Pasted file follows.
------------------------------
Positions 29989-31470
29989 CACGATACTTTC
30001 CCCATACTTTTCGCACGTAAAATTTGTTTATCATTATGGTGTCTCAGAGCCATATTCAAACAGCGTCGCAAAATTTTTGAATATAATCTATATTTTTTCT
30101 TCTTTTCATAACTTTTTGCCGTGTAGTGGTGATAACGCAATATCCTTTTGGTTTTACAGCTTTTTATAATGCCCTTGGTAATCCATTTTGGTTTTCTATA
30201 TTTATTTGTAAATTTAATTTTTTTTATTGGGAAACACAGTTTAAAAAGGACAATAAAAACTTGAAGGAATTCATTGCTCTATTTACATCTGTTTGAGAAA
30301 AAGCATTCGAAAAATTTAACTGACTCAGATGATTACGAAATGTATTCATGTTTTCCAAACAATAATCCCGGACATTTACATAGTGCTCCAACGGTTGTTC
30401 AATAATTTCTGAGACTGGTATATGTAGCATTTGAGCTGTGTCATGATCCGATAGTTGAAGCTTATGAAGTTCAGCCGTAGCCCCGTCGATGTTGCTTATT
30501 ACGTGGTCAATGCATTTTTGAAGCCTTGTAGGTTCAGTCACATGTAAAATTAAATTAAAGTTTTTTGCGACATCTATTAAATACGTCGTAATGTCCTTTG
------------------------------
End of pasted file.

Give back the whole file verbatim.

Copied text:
Positions 29989-31470
29989 CACGATACTTTC
30001 CCCATACTTTTCGCACGTAAAATTTGTTTATCATTATGGTGTCTCAGAGCCATATTCAAACAGCGTCGCAAAATTTTTGAATATAATCTATATTTTTTCT
30101 TCTTTTCATAACTTTTTGCCGTGTAGTGGTGATAACGCAATATCCTTTTGGTTTTACAGCTTTTTATAATGCCCTTGGTAATCCATTTTGGTTTTCTATA
30201 TTTATTTGTAAATTTAATTTTTTTTATTGGGAAACACAGTTTAAAAAGGACAATAAAAACTTGAAGGAATTCATTGCTCTATTTACATCTGTTTGAGAAA
30301 AAGCATTCGAAAAATTTAACTGACTCAGATGATTACGAAATGTATTCATGTTTTCCAAACAATAATCCCGGACATTTACATAGTGCTCCAACGGTTGTTC
30401 AATAATTTCTGAGACTGGTATATGTAGCATTTGAGCTGTGTCATGATCCGATAGTTGAAGCTTATGAAGTTCAGCCGTAGCCCCGTCGATGTTGCTTATT
30501 ACGTGGTCAATGCATTTTTGAAGCCTTGTAGGTTCAGTCACATGTAAAATTAAATTAAAGTTTTTTGCGACATCTATTAAATACGTCGTAATGTCCTTTG